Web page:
Music has a mathematical structure. If you check the link I posted you will see 31 links that lead to descriptions of the musical structure of each raag. For example, raag Ramkali.

    Here is the link for that, Gurbani Raag: Ramkali : SearchGurbani.com

    If the structure were not organized according to mathematical patterns the result would be random noise. So the musical structure aids and supports understanding the poetry.

    But to continue with roopsidhu's point -- there are no hidden divine messages in the structure of the raag Ramkali. The musical structure of the raags stretches back into time, into the history of Indian music. Whether Sikh or not a ramkali is instantly recognized by its structure.

    The message contained in Gurbani comes from the words of the Gurus, not the structure.
     

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  12. roopsidhu

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    <?"urn:[​IMG]SSA,</SPAN></P>Nobody can deny the mathematical structure of the music. But the point raised by mattqatsi was different. He was asking the mathematical relations of the words of the verses. To count the mathematical relation of any verse one must count the total alphabets and reach to the desired conclusions. The mathematical calculations in question are of the words not of Taals of ragas. A word of four alphabets can be sung in four matras and also in 16 matras in the same raga hence musical calculations are irrelevant and not in question here. The calculations in question are for alphabets which directly relate to the poetic structure of the verses. Most of gurbani has been divided into the various different forms of poetry. For example some forms are given below:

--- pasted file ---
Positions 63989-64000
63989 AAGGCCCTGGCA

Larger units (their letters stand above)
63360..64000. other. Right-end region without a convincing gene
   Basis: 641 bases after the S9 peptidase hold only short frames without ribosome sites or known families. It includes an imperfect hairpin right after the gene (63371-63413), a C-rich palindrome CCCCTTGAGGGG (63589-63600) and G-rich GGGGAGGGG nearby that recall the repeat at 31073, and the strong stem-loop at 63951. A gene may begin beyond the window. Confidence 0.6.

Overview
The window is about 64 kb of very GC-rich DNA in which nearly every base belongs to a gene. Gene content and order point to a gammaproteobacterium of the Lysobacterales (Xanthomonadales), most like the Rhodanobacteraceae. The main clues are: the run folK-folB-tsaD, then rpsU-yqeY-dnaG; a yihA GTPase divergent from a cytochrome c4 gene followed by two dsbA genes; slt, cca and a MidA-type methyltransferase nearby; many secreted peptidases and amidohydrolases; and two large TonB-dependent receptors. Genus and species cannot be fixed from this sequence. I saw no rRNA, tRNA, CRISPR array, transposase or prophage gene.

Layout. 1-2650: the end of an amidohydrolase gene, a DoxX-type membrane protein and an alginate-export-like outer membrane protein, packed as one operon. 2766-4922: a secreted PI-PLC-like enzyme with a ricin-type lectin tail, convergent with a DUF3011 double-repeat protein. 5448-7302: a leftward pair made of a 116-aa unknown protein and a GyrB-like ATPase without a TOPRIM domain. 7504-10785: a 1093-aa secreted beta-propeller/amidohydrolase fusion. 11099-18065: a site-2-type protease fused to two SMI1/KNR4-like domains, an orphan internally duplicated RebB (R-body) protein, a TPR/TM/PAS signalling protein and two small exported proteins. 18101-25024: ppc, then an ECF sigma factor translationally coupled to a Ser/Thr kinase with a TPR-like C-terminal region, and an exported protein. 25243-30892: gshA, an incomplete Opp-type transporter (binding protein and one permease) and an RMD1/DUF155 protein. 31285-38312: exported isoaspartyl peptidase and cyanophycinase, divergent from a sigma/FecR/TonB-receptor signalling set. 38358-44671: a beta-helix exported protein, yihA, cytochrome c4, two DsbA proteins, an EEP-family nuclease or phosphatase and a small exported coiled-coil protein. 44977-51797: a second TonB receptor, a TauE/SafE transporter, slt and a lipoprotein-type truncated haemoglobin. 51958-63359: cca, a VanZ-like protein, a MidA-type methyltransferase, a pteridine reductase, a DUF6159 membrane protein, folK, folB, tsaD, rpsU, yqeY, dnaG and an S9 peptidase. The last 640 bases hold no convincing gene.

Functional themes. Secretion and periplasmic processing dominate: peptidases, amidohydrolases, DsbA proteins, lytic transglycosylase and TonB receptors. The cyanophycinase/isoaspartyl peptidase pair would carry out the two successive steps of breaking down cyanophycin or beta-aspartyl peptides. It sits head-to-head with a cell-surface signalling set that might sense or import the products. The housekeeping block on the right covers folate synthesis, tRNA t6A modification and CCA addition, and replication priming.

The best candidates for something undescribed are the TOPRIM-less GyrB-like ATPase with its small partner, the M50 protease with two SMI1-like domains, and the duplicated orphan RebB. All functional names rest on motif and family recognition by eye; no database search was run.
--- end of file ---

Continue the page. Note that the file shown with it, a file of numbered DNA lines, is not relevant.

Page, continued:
Sawaiyas
    Saloks
    Ashtapadis
    Chaupadey
    Barah maha
    Bawan akhari
    And many more

    Yes, no one can deny the classification of gurbani as per 31 ragas. But please note that ragas has nothing to do with the way of writing, ragas are the way of singing.
    Our gurbani is perfect in poetic structure. If we have to find answer to mattqatsi's question it can be found from poetic structure only.
    I have tried to explain about the importance of ragas in gurbani in my one essay at www.likhari.org named "Gurbani kirtan wich raagan da mahatav".
    For structure of gurbani ragas there were 12 ragas uploaded on www.5abi.com it was having audio as well as raag details. Those raag details were provided by me.
    For more details those links can be viewed.
    Finally I would like to repeat that we, in Sikhism are never taught by gurbani to run after the mathematic calculations of the verses. We have been asked by our gurus to read, understand and to act upon the teachings of gurbani.